The use of B-type natriuretic peptide to diagnose congestive heart failure.
ABBREVIATIONS: ANP = atrial natriuretic peptide; BNP = B-type natriuretic peptide; CHF = congestive heart failure; CNP = C-type natriuretic peptide; COPD = chronic obstructive pulmonary disease; ECG = electrocardiography; LUSD = left ventricular systolic dysfunction; POCT = point of care testing; RAAS = renin-angiotensin aldosterone system.
INDEX TERMS: B-type natriuretic peptide; congestive heart failure; dyspnea.
The maturing of the large baby-boomer population is leading to an increase in the number of congestive heart failure (CHF) and left ventricular systolic dysfunction (LVSD) cases throughout the United States. Many of these individuals will not be diagnosed until they arrive at an emergency room seeking treatment for breathing difficulties. Although these patients suffer from respiratory distress caused by cardiac insufficiency, this symptom is common to many other conditions and diseases. Even when CHF is suspected, it is difficult to evaluate and the diagnostic tests are non-specific. Therefore, physicians need a way to quickly distinguish this disease from other causes of dyspnea. Tests used to measure plasma levels of B-type natriuretic peptide (BNP) are becoming the preferred method of identifying CHF in dyspneic patients. (1)
Normally found in the ventricles of the heart, the BNP precursor (proBNP) is cleaved and released into the blood stream when the myocardium is stretched due to cardiac overload. Both the biologically active BNP fragment and the inactive NT proBNP portion are clinically useful in the detection of LUSD and CHF. (2) Tests to detect these markers are primarily used in acute care settings with patients exhibiting symptoms of heart failure. (3) Studies show that assays used to quantitatively measure this peptide are quite accurate in differentiating CHF from other dyspneic patients. (4) Additionally, BNP assays are faster and much less expensive than echocardiography--the current "gold standard" diagnostic tool for CHF. This means quicker treatment for those in distress due to heart failure while avoiding the expense, risk, and discomfort of additional testing for those who are not experiencing CHE The results from the rapid implementation of BNP testing can be used to limit additional heart damage to the patient, allow better allocation of emergency room resources, and save heath care dollars used to diagnose this disease.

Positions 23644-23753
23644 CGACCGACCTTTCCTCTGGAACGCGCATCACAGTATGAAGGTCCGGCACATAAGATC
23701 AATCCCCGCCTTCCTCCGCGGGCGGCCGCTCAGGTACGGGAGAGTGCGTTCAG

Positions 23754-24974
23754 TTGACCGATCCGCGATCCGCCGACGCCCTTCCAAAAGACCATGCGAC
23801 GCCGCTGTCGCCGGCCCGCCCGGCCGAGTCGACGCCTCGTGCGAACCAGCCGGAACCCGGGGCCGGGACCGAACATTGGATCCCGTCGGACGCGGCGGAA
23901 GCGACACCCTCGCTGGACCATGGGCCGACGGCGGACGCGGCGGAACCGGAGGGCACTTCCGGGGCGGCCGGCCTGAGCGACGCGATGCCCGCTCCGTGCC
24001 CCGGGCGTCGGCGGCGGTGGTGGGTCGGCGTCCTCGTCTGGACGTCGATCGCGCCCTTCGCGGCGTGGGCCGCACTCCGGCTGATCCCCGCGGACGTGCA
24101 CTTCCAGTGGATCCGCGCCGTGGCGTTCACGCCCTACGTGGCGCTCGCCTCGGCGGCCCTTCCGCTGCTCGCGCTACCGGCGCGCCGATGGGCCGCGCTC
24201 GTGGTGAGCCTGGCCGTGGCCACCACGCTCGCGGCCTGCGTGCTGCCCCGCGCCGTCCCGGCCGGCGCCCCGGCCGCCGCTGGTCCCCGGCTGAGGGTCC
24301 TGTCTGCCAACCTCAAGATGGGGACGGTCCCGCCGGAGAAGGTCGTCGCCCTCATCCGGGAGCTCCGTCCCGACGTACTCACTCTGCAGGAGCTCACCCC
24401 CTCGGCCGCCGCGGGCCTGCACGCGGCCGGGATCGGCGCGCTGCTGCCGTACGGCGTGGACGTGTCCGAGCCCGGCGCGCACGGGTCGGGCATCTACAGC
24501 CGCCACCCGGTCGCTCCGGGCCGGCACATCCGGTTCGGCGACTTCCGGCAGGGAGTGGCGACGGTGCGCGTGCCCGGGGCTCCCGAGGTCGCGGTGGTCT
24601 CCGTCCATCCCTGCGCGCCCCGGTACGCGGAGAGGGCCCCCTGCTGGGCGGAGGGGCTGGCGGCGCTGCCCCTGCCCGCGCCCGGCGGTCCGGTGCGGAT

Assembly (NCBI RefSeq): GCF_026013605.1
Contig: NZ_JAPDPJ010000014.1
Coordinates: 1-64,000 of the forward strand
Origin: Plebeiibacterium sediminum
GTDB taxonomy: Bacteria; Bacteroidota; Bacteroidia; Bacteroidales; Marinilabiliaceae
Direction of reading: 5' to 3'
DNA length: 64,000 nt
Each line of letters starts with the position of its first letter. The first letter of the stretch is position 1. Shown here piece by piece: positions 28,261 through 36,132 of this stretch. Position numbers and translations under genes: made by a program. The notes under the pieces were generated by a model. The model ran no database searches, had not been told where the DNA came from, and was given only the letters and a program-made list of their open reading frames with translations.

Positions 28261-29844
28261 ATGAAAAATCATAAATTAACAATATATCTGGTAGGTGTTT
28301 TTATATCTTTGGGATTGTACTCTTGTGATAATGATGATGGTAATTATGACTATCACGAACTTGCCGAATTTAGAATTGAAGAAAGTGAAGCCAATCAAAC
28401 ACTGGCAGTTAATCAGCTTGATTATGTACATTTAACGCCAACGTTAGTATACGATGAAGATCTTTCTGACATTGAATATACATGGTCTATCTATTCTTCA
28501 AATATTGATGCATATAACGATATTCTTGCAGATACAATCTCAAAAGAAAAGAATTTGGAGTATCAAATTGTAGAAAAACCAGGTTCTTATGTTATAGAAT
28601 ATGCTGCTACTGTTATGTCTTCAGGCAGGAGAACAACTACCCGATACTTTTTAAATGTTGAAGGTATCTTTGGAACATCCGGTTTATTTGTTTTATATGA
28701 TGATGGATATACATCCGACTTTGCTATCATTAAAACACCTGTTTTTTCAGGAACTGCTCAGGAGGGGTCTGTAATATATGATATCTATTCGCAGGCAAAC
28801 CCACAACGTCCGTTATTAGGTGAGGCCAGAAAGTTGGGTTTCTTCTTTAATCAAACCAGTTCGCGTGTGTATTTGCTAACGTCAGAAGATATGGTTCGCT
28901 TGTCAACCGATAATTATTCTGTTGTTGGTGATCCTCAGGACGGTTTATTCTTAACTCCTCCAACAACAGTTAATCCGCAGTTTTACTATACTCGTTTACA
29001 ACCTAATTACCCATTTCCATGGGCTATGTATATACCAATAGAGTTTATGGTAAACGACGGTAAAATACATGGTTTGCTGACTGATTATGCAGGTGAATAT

According to the 2005 statistics from the American Heart Association (AHA), CHF affects 4.9 million Americans with 550,000 new cases and 264,900 deaths annually. This report also notes that from 1979 to 2002 hospital discharges for CHF rose from 377,000 to 970,000--an increase of 157%. Furthermore, the death rate from this disease rose 35.3% from 1992 to 2002 while the overall death rate for the same time period saw only a 7.7% increased (5) Moreover, readmissions for heart failure are very high. Some surveys show that 50% of all CHF patients return to the emergency room within six months; in addition, 16% of those queried returned to the hospital more than once in the same time period. Although CHF can strike at any age, the AHA lists it as the leading cause of hospitalization among the elderly. (5) This fact is important when you consider that by the year 2010 the growth rate of older Americans is expected to be as much as 3.5 times greater than the general population. (7) Moreover, a US Census Bureau report on aging in the twenty-first century shows the number of Americans aged 60 or older growing from 16.5% in 1997 to a projected 24.6% in 2025. The overall costs of this disease were expected to top $27.9 billion in 2005. (5)